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Volume 23 No. 29
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David Morehouse: Power Player

How a boilermaker turned D.C. operative came home to his NHL club

For Pittsburgh Penguins President and CEO David Morehouse, this week’s start of the NHL playoffs creates emotion beyond what others in sports might describe as a roller-coaster ride — one that could last anywhere from a disappointing 10 days to a victorious two months.

“The playoffs,” Morehouse said, “are like having Election Day every other night.”

Penguins President and CEO David Morehouse at Consol Energy Center.
It’s a comparison Morehouse is in a unique position to make. His experience with the Penguins is deep — 10 years with the club, seven as president — but it’s Morehouse’s work prior to joining Pittsburgh that’s played a large part in where he and the Penguins stand today.

Morehouse was an adviser in President Bill Clinton’s White House and later played pivotal roles in the presidential campaigns of Al Gore and John Kerry. Managing people in stressful political environments has wired Morehouse, 53, to maintain his composure and make smart decisions for his hometown


SBJ Podcast:
NHL writer Christopher Botta and executive editor Abraham Madkour discuss David Morehouse's unique political background and his work with the Penguins.

hockey team.

“David’s a blue-chip talent,” said Kerry, the current U.S. secretary of state who ran for the presidency in 2004 with Morehouse as his communications director and traveling chief of staff. “Even in high-pressure situations, he has a way of staying grounded and focused. Now, he’s making the Penguins one of the premier franchises in pro sports … after my Boston Bruins, of course.”

Kerry chuckled at that last part, but his admiration for Morehouse’s work was clear. The Penguins have sold out every regular-season and playoff game since the start of the 2007-08 season, Morehouse’s first as the franchise’s president. The team garners the best local television ratings in the NHL and has developed a series of civic hockey programs that is helping the club win young fans.

As for politics, well, there’s a story to tell about Morehouse’s road to the White House first. When he was 22, he thought he was going to lead a contented life … as a boilermaker.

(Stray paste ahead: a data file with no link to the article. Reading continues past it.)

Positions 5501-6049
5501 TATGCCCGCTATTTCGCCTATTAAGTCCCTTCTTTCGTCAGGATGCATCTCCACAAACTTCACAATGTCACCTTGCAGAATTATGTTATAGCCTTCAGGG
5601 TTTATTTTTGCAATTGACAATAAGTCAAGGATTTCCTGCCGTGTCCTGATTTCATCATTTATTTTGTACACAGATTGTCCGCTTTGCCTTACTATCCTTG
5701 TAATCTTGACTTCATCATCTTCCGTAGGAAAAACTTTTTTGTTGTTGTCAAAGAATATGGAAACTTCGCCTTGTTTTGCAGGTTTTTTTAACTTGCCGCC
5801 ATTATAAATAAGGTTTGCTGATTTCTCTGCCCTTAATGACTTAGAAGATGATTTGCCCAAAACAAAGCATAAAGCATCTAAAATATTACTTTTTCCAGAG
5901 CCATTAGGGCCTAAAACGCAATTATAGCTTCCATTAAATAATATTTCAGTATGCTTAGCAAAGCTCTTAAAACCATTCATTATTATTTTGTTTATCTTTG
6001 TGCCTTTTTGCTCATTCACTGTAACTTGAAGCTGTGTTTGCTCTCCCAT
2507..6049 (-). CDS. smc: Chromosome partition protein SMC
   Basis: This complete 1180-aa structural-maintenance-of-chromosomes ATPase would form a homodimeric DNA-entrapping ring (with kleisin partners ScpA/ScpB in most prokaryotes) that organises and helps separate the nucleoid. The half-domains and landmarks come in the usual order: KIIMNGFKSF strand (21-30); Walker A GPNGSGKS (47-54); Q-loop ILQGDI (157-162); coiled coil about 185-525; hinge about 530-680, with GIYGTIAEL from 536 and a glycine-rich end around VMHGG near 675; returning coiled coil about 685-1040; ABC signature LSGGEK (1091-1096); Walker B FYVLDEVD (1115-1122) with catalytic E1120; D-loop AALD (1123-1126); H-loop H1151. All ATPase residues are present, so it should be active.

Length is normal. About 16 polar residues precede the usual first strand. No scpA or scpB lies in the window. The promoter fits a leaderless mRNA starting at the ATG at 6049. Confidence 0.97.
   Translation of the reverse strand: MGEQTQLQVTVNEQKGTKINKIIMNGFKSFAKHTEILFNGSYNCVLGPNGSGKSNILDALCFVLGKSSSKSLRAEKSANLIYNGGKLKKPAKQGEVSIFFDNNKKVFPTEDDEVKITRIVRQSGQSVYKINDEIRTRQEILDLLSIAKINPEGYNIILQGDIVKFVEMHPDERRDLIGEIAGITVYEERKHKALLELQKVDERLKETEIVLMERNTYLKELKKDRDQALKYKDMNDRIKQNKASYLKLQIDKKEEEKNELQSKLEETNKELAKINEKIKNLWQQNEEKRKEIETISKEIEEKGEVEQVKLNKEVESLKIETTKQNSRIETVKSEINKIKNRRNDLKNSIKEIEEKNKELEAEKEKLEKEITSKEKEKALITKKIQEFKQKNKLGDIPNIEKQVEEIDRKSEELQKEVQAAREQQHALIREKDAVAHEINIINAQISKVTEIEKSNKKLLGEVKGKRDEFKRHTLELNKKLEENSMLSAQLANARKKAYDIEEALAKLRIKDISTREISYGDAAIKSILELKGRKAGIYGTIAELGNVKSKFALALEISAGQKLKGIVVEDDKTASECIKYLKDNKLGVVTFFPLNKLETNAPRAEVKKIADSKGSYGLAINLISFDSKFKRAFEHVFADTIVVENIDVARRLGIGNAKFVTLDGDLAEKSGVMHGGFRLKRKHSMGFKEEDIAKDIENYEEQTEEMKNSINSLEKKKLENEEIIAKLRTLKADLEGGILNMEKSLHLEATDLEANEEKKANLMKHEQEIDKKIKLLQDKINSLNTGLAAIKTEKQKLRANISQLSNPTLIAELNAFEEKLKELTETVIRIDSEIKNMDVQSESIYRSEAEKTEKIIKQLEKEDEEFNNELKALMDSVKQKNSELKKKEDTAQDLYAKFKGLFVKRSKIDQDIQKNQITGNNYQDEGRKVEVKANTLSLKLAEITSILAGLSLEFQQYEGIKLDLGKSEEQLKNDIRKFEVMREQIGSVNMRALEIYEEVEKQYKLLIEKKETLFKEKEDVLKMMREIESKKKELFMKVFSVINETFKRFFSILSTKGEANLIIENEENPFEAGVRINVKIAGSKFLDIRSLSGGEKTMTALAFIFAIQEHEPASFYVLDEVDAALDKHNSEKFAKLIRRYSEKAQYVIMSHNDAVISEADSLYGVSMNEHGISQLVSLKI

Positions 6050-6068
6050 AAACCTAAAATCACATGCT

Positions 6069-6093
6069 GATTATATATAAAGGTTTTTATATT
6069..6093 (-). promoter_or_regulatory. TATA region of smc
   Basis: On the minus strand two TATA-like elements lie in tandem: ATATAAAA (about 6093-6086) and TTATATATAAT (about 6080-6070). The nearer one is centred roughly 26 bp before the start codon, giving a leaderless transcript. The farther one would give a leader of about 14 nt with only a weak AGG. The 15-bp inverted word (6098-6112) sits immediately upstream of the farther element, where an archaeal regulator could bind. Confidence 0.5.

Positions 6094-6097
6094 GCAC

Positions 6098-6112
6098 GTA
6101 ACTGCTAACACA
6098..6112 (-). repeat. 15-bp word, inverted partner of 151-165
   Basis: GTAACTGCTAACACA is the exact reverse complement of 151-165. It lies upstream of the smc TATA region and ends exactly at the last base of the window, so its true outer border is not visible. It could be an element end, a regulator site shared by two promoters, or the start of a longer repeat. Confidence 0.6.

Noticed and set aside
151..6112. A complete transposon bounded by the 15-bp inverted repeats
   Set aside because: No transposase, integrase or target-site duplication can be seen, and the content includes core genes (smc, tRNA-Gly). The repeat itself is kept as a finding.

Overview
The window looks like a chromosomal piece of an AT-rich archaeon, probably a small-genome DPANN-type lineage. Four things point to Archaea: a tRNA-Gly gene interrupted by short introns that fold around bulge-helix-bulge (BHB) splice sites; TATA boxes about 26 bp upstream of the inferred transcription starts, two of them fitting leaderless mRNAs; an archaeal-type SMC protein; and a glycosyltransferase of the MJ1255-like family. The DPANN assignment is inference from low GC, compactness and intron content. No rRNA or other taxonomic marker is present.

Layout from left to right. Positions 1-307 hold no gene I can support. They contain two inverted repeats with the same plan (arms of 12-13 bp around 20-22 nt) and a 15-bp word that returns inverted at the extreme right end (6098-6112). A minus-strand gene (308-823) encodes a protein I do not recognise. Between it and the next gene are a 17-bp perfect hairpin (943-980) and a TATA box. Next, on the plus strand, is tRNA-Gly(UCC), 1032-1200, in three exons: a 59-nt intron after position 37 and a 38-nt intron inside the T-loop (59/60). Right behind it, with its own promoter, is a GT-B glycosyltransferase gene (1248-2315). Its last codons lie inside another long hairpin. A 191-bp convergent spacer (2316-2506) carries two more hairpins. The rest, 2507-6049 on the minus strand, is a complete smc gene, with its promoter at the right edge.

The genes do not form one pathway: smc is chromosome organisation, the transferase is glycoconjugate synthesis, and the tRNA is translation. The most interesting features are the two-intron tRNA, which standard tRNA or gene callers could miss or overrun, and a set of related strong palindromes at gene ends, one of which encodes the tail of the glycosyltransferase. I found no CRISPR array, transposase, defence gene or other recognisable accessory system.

■ ■ ■

Morehouse was raised in Beechview, a working-class section of Pittsburgh. He played sports with his friends at Pauline Park, looking to stay out of trouble — which wasn’t always easy, given that trouble was never far away. As an adolescent, for example, he once took home a batch of hypodermic needles from the park to show his mother, who raised him after his parents divorced when he was 7. Years later, some of the kids from the neighborhood would die of overdoses.

So when Morehouse graduated from high school in 1978 and became a boilermaker, he was very satisfied.

“For a lot of people where I grew up, being a boilermaker was as good as it got,” Morehouse said. “Getting that job was a huge win for me. It was skilled labor, and the money was pretty good. I thought I was going to be a boilermaker for the rest of my life, and that would be just fine.”

But when he was 22, a serious accident would change everything. As a member of Boilermakers Local 154, Morehouse was working in Stratton, Ohio, at the W.H. Sammis Plant. He was welding a T-bar — an “I” beam with one end open — onto steam pipes. A beam above him snapped and headed right for Morehouse. He ducked, but his hardhat fell off and the beam clipped him in the head, knocking him unconscious. He was taken to a hospital.

He suffered from amnesia, headaches and dizzy spells for close to a year. During that time, there was some discussion with the union about retraining him for other boilermaker work, or possibly a desk job, that was less dangerous.

But that time away from the plant provided for plenty of soul-searching, as well. Morehouse started to wonder if he was capable of achieving more.

“I asked myself, ‘What am I doing?’ I’ve got to start using my head,” Morehouse said. “Yeah, you can say that beam knocked some sense into me.”

He took classes at the Community College of Allegheny County, eventually obtaining an associate’s degree before attending Duquesne University.

“That accident was the worst thing that ever happened to me, and it was the best thing that ever happened to me,” Morehouse said. “Before the beam took me out, I’d never thought of going to college.”

While at Duquesne, he saw a notice that volunteers were needed for the presidential election campaign of Democratic nominee Bill Clinton. He didn’t hesitate to sign up. He had no idea the decision would change his life.

■ ■ ■

Volunteer work for the 1992 Clinton campaign was about as glamorous as being a boilermaker.

David Morehouse in his days working for President Bill Clinton
When the candidate came to Pittsburgh, Morehouse drove a motorcade car. Sometimes he was shuttling the press corps, other times it was campaign staff. But for Morehouse, then 32 and earning a modest living as a docket clerk at the Allegheny County Register of Wills, the work for Clinton was a steppingstone. He made a good impression.

“What was clear was the work ethic,” said Michael Feldman, who got his start with Morehouse as a volunteer for Clinton, became a senior campaign official for Al Gore during Gore’s 2000 presidential run, and is now managing director of the Washington, D.C., strategic communications firm the Glover Park Group. “David always recognized where help was needed and pitched in.”

Morehouse earned his first paid position in the campaign as a member of the advance team after four months of volunteer work. Tasks included arranging crowds for Clinton campaign speeches around Pennsylvania.